By CHINTU MALAMBO
THE Supreme Court yesterday took Gregory Chifire’s lead lawyer Landilani Banda to task and told him to go back to school when he insisted on being guided on some provisions of the law.
The court said it felt insulted when lawyers representing Chifire insisted that they would not proceed until they were guided on whether or not their client was facing a criminal or civil contempt of court.
A panel of nine judges headed by Deputy Chief Justice Marvin Mwanamwambwa sat to hear why Chifire should not be cited for contempt of court.
Chifire’s lawyers Banda, McQueen Zaza and Grace Mwenda told they court they needed guidance on whether Chifire was facing civil or criminal contempt proceedings because according to them, pleading guilty or not guilty as Chifire was meant to do was unique in civil proceedings.
“We had sight of the court record in the previous proceedings and having not been there, we wish to be guided in certain aspects of the case,
“This court made a ruling in the last sitting to the effect that it was a civil contempt but when you look at the charge sheet and the counts, you will realise that Mr Chifire was made to plead guilty or not guilty on the four counts which is unique to civil proceedings,” Mr Zaza said.
At that point judges got upset and said “you are seeking guidance by trying to lecture us on that? What you are telling us is like an objection to these proceedings”
In this matter, Chifire in his capacity as Southern African Network Against Corruption (SANAC) director is charged with four counts of contempt of court after he allegedly wrote to Chief Justice, Irene Mambilima and published two articles on Zambian Watchdog online publication and one in the Mast newspaper concerning the outcome of the Savenda vs Stanbic Bank case.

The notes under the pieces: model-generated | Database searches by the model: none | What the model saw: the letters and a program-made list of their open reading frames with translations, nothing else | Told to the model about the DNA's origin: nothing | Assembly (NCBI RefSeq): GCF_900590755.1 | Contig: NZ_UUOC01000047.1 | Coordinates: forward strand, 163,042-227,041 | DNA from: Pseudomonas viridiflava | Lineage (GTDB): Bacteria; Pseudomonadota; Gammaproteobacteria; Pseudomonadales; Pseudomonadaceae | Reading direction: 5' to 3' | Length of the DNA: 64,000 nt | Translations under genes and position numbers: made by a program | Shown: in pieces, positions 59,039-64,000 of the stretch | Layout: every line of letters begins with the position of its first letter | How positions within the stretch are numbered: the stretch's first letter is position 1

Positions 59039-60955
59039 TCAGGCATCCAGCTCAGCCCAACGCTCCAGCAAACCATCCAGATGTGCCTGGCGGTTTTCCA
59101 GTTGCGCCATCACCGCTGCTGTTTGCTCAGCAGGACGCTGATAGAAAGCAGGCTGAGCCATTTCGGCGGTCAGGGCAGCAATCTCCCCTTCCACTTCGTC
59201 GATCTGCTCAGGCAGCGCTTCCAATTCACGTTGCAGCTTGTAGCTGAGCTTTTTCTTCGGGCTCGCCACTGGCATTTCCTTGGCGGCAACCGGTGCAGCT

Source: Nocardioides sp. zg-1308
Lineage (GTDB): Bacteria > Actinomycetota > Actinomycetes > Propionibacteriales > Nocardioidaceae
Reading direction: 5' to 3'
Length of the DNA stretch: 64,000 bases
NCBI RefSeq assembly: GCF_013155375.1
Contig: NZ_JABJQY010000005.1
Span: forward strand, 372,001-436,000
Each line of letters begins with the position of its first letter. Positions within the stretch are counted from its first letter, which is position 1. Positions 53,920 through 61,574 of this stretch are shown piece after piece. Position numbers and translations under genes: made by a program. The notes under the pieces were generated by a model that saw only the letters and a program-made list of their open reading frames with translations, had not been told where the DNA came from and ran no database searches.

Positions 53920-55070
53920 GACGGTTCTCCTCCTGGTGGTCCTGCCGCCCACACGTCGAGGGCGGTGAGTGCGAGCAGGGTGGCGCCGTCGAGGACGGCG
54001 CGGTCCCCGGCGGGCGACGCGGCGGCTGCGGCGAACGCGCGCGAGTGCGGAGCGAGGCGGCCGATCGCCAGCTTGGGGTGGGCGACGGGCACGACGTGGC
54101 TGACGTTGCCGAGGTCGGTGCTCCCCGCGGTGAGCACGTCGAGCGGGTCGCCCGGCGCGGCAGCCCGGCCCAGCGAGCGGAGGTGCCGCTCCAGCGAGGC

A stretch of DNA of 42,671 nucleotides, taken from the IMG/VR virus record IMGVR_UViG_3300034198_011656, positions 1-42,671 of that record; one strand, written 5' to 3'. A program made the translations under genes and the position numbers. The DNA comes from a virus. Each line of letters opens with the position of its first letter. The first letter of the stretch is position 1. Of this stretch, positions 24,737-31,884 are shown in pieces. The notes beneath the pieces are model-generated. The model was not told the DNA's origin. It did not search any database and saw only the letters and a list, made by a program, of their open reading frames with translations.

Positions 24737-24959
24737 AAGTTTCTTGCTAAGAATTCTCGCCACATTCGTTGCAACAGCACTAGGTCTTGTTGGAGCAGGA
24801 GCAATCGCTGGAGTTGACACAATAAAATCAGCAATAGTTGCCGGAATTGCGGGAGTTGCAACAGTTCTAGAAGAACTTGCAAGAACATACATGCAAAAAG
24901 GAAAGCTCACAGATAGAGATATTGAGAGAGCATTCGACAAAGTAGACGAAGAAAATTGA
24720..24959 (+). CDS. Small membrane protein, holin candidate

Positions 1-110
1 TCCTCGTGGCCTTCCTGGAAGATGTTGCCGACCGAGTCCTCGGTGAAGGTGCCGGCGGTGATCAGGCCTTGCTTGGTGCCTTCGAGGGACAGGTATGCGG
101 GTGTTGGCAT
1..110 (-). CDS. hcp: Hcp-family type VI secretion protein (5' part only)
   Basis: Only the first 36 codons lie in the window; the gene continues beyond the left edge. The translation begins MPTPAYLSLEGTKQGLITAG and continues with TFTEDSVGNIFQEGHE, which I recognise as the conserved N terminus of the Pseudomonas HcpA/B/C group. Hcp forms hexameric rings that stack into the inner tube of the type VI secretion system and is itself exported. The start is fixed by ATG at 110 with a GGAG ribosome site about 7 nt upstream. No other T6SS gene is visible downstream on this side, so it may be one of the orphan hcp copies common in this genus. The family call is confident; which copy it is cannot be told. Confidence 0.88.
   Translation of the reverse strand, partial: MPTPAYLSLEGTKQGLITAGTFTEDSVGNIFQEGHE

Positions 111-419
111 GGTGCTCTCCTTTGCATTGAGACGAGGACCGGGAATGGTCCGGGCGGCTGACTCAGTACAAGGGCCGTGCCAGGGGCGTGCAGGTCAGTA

The bench however, guided lawyers and said the charge was civil but had characteristics of a criminal contempt hence their client was made to take plea.
But Chifire’s lawyers were still hesitant to proceed and sought an adjournment to raise preliminary issues.
They also informed the court that a witness from the Mast newspaper was not before court hence they could not proceed with the matter.
Justice Mwanamwabwa rejected the request and said they were not compliant with the procedure to raise preliminary issues and that they had come to court ill prepared.
He cautioned the lawyers that the court would not allow them to use legal gymnastics to avoid proceeding with the matter.
“Your application to adjourn the matter is rejected. It’s quite obvious that you came here ill prepared. This court will not allow that, you come here ill prepared, expecting to survive on legal gymnastics,” Judge Mwanamwamba said.
And Justice Nigel Mutuna reprimanded Mr Banda by telling him that courts were not a circus and fertile ground for counsel.
He suggested that Mr Banda should go back to UNZA but Mr Banda responded saying No! No! I am a lecturer.
Mr Banda thereafter asked the court to allow them to put Chifire on the stand for examination in chief, saying however that their witness, a reporter from the Mast newspaper who was scheduled to testify on that day was not present.
In response, Judge Mutuna reminded Mr Banda that his client had already testified.
“Mr Banda you saw the summons from your client. As such when your client came, he stood in the dock took the oath and each count was put to him. When each count was put to him he explained his position,
“He answered all the counts and explained his position. We are only here for one count, count four which he said he needed to call a witness. But his evidence was given,” he said.
Judge Mwanamwamba then ordered him to a call a witness but he maintained that they did not have a witness.
However after some consultation, the judges finally allowed him to recall and examine Chifire.
During examination in chief, Chifire denied the charge in the first count alleging that he caused to be published an article on Zambian Watchdog headlined “Mambilima is the most corrupt Judge” saying he never gave any interview to anyone from Watchdog.
Meanwhile, Chifire said he should not be cited for contempt because he had never attacked the judiciary maliciously or in any way.
The matter comes up on November 28 for judgement.